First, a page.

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Audit criticizes some of Gov. Herbert's emergency spending, planning for COVID-19

Virus Outbreak Utah
Posted at 9:44 AM, Sep 30, 2020

SALT LAKE CITY — A highly-anticipated state audit released Wednesday morning offered some criticism of how Governor Gary Herbert’s office has handled some of the COVID-19 pandemic response and the spending of millions of taxpayer dollars.

The audit, conducted by Utah State Auditor John Dougall, was in response to scrutiny over spending by the governor’s utilization of emergency spending during the COVD-19 pandemic, including multi-million dollar tech contracts and the controversial purchase of a stockpile of hydroxychloroquine. It found no criminal activity, but suggested procedural changes to how emergency spending is done and more of a paper trail.

“We acknowledge the unprecedented nature of this pandemic. We recognize that decisions were made quickly in an evolving situation with many unknowns at the time,” the audit said. “As this pandemic is ongoing, our intention was to evaluate various events and processes to identify areas wherein improvements can be made to safeguard both public health and public funds and to ensure that limited resources are used effectively.”

Gov. Herbert's office accepted some findings and disputed others.

"The State of Utah never shies away from the opportunity to improve operations, even in the midst of a global pandemic. From the beginning of the COVID-19 crisis, we have been clear that we are constantly trying to improve our coordination and processes in order to best serve the people of Utah," the office said in a statement on Wednesday.
"State employees have truly risen to the occasion and have continued to render great service as we fight this pandemic. We look forward to working with the legislature to implement appropriate recommendations contained in the audit."

The audit claimed Utah's Division of Emergency Management could have done more to prepare for the pandemic since it knew the deadly virus was coming. In an interview with FOX 13 on Wednesday, Dougall said the state has done a lot to prepare for earthquakes and other disasters, but his audit found the state did not do more for a pandemic.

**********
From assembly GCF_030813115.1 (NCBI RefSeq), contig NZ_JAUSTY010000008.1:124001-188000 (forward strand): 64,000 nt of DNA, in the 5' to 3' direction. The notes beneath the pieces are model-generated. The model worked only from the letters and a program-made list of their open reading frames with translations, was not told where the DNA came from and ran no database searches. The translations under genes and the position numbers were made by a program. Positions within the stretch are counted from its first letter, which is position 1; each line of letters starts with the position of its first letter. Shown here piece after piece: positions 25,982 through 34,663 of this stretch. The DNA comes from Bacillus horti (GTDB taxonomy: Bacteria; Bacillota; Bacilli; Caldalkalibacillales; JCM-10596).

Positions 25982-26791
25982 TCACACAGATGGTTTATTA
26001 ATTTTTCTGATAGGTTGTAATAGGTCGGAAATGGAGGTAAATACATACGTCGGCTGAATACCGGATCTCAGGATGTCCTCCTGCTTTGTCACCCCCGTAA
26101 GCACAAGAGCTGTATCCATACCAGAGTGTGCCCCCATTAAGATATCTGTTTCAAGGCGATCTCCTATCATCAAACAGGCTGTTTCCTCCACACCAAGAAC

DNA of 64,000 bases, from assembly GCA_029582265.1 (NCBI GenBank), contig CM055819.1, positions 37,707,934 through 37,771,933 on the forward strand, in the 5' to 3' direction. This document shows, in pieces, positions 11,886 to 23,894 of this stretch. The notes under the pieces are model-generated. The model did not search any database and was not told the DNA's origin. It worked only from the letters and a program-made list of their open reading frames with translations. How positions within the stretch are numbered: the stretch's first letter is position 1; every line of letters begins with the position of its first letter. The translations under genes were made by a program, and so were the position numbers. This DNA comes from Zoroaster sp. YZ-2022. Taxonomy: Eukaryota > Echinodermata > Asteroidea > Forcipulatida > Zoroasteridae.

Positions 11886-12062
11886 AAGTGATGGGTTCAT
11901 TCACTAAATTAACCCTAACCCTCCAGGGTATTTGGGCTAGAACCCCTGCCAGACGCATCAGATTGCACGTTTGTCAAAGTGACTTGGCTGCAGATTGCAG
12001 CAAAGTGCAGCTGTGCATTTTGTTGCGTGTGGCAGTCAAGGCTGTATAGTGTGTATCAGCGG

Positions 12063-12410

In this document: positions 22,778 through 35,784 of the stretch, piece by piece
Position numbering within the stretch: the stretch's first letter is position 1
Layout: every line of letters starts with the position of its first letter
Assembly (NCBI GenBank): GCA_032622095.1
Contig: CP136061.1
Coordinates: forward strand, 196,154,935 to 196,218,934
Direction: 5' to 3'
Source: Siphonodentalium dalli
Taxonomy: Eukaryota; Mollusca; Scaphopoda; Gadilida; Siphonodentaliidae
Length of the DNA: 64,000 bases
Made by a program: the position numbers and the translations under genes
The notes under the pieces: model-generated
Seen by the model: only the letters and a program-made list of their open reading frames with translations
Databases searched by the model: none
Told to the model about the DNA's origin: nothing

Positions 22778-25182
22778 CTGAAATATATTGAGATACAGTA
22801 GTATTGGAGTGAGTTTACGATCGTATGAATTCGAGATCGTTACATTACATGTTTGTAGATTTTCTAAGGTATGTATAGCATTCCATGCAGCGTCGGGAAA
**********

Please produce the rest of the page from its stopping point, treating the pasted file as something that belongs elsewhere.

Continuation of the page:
"The state was flat-footed, unreasonably so, from our perspective, when it came to a pandemic" he said.

The audit also criticized a lack of coordination and said it took too long to get a "unified command" together. Some agencies were reluctant to participate, like the Utah Department of Health. In its response, the governor's office agreed that they should have activated it sooner.

"We agree that better communication could have improved the State's early response to the pandemic. With the benefit of hindsight, we also agree that the Unified Command should have been activated earlier," the governor's chief of staff, Justin Harding, wrote in a response to the auditor.

But the audit spent most of its time scrutinizing the governor's utilization of no-bid contracts. FOX 13 first reported on Gov. Herbert’s use of “emergency procurement powers” back in May. Under a state of emergency, the powers allow the government to bypass a traditional public bid process and sign contracts or purchase needed items.

The state has spent more than $108 million utilizing emergency procurement — mostly on personal protective equipment including disinfectant wipes, hand sanitizer and face masks. (FOX 13 even found the purchase of pool noodles used in a creative way to slow transmission of COVID-19.)

But the governor’s office also signed multi-million dollar agreements with tech companies that have been heavily criticized by Republicans and Democrats on Utah’s Capitol Hill. The state entered into deals with Silicon Slopes tech firms for a contact tracing app that no longer tracks people’s movements and TestUtah, which has faced questions about its effectiveness.